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Full Terms & Conditions of access and use can be found at Download by: [University North Carolina - Chapel Hill] Date: 06 January 2016, At: 09:28 Nucleus ISSN: 1949-1034 (Print) 1949-1042 (Online) Journal homepage: Polymer models of interphase chromosomes Paula A Vasquez & Kerry Bloom To cite this article: Paula A Vasquez & Kerry Bloom (2014) Polymer models of interphase chromosomes, Nucleus, 5:5, 376-390, DOI: 10.4161/nucl.36275 To link to this article: Copyright © 2014 Landes Bioscience Published online: 02 Sep 2014. Submit your article to this journal Article views: 332 View related articles View Crossmark data Citing articles: 2 View citing articles

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Download by: [University North Carolina - Chapel Hill] Date: 06 January 2016, At: 09:28
Polymer models of interphase chromosomes
Paula A Vasquez & Kerry Bloom
To cite this article: Paula A Vasquez & Kerry Bloom (2014) Polymer models of interphase chromosomes, Nucleus, 5:5, 376-390, DOI: 10.4161/nucl.36275
To link to this article:
Copyright © 2014 Landes Bioscience
Submit your article to this journal
Article views: 332
View related articles
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paper type
eXtra VIeW
Clear organizational patterns on the genome have emerged from
the statistics of population studies of fixed cells. However, how these results translate into the dynamics of individual living cells remains unexplored. We use statistical mechanics models derived from polymer physics to inquire into the effects that chromosome properties and dynamics have in the temporal and spatial behavior of the genome. Overall, changes in the properties of individual chains affect the behavior of all other chains in the domain. We explore two modifications of chain behavior: single chain motion and chain-chain interactions. We show that there is not a direct relation between these effects, as increase in motion, doesn’t necessarily translate into an increase on chain interaction.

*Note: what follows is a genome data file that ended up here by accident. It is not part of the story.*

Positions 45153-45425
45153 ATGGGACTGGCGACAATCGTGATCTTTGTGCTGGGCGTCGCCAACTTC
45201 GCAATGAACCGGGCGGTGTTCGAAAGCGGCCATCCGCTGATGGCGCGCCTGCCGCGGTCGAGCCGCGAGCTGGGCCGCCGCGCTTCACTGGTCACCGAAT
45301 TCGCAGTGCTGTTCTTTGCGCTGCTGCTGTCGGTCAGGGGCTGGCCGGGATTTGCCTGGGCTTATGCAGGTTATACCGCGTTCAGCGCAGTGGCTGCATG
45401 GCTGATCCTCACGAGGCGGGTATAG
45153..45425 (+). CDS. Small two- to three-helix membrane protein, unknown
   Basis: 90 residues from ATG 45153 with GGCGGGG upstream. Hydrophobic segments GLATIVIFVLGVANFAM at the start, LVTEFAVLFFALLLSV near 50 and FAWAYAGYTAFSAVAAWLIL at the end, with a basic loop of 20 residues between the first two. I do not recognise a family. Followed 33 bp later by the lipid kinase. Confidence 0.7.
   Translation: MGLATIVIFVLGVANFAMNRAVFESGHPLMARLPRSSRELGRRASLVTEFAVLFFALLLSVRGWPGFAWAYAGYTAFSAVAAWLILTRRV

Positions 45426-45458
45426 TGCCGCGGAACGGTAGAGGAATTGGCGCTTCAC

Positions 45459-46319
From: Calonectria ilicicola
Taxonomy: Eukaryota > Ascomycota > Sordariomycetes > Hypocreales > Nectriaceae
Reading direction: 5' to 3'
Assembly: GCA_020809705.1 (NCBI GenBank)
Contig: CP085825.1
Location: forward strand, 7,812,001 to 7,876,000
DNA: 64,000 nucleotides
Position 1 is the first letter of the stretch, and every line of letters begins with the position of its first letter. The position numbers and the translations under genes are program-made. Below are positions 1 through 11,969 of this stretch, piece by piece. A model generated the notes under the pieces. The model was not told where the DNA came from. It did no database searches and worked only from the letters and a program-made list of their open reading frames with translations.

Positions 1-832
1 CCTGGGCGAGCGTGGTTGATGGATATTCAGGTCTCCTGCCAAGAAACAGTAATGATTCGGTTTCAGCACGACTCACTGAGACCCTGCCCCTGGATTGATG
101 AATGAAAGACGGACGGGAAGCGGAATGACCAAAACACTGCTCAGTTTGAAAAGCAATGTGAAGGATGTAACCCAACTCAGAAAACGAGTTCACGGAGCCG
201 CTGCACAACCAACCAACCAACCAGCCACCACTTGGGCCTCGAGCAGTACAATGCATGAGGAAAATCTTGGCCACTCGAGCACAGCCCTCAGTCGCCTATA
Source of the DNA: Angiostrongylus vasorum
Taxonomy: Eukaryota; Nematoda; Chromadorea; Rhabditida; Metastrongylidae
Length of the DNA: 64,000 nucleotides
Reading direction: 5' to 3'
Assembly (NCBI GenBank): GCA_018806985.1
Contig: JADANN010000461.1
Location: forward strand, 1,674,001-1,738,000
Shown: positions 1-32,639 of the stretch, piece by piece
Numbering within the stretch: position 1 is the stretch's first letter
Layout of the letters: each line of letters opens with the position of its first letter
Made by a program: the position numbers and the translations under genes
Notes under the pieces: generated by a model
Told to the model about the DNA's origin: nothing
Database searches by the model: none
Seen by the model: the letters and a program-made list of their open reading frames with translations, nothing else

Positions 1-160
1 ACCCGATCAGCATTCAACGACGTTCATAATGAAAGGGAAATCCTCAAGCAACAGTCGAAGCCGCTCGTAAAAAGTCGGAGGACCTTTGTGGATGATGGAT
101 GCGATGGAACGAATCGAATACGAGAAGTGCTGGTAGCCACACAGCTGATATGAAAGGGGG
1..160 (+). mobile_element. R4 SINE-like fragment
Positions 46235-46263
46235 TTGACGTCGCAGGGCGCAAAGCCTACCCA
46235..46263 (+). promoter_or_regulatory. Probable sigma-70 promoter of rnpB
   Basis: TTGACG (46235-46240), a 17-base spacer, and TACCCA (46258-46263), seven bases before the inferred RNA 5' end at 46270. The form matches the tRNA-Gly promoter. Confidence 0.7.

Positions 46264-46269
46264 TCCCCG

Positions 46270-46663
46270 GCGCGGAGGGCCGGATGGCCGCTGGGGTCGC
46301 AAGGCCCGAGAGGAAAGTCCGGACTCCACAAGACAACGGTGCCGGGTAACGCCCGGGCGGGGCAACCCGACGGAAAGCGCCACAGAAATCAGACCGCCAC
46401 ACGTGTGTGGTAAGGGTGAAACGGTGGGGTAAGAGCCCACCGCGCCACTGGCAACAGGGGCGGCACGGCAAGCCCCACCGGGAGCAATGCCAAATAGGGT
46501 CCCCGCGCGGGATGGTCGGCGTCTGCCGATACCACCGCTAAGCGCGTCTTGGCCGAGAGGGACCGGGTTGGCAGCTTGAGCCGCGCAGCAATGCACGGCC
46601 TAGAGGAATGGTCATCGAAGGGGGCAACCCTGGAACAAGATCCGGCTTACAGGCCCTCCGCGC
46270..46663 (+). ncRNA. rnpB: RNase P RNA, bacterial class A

The organization of chromosomes in the nucleus is intimately coupled with the regulatory machinery responsible for DNA transactions, including transcription, replication, and segregation. Recent developments in techniques to capture the conformation of chromosomes (3C and higher iterations) reveal with no ambiguity that the spatial distribution is non-random.1-6 The most parsimonious interpretation is one of neighborhoods, in which individual chromosomes reside. There are interactions with the nuclear periphery as well as preferred interaction between specific loci, such as highly transcribed regions,7 or regions predisposed to translocation.8
The challenge is deconvolving the organizational principles that emerge from the statistics of population studies of fixed cells into an individual living cell, where the chromosome is constantly wiggling and writhing within a very active nucleoplasm.
The complexity in deducing mechanism from population statistics is exemplified in the analysis of the Structural Maintenance of Chromosome (SMC) proteins from population studies vs. live cell analysis.9 As shown in Figure 1, the population analysis reveals highly overlapping patterns of condensin (Smc4) and cohesin (Scc1) throughout the centromere and surrounding region (Fig. 1A). In contrast, single cell analysis (Fig. 1B) reveals a non-overlapping distribution with condensin (Smc4) along the spindle axis and cohesin (Smc3) radially displaced from the spindle axis (the spindle axis indicated by the spindle pole marker [Spc29]).10,11 This apparent discrepancy reflects the dynamics of DNA. In all cells, DNA is in constant thermal fluctuation. Even though cohesin and condensin in the pericentromere are spatially segregated, they bind on average to all DNA segments in the region. The behavior of single chromatin chains in live cells is then necessary to interpret statistical data from population studies.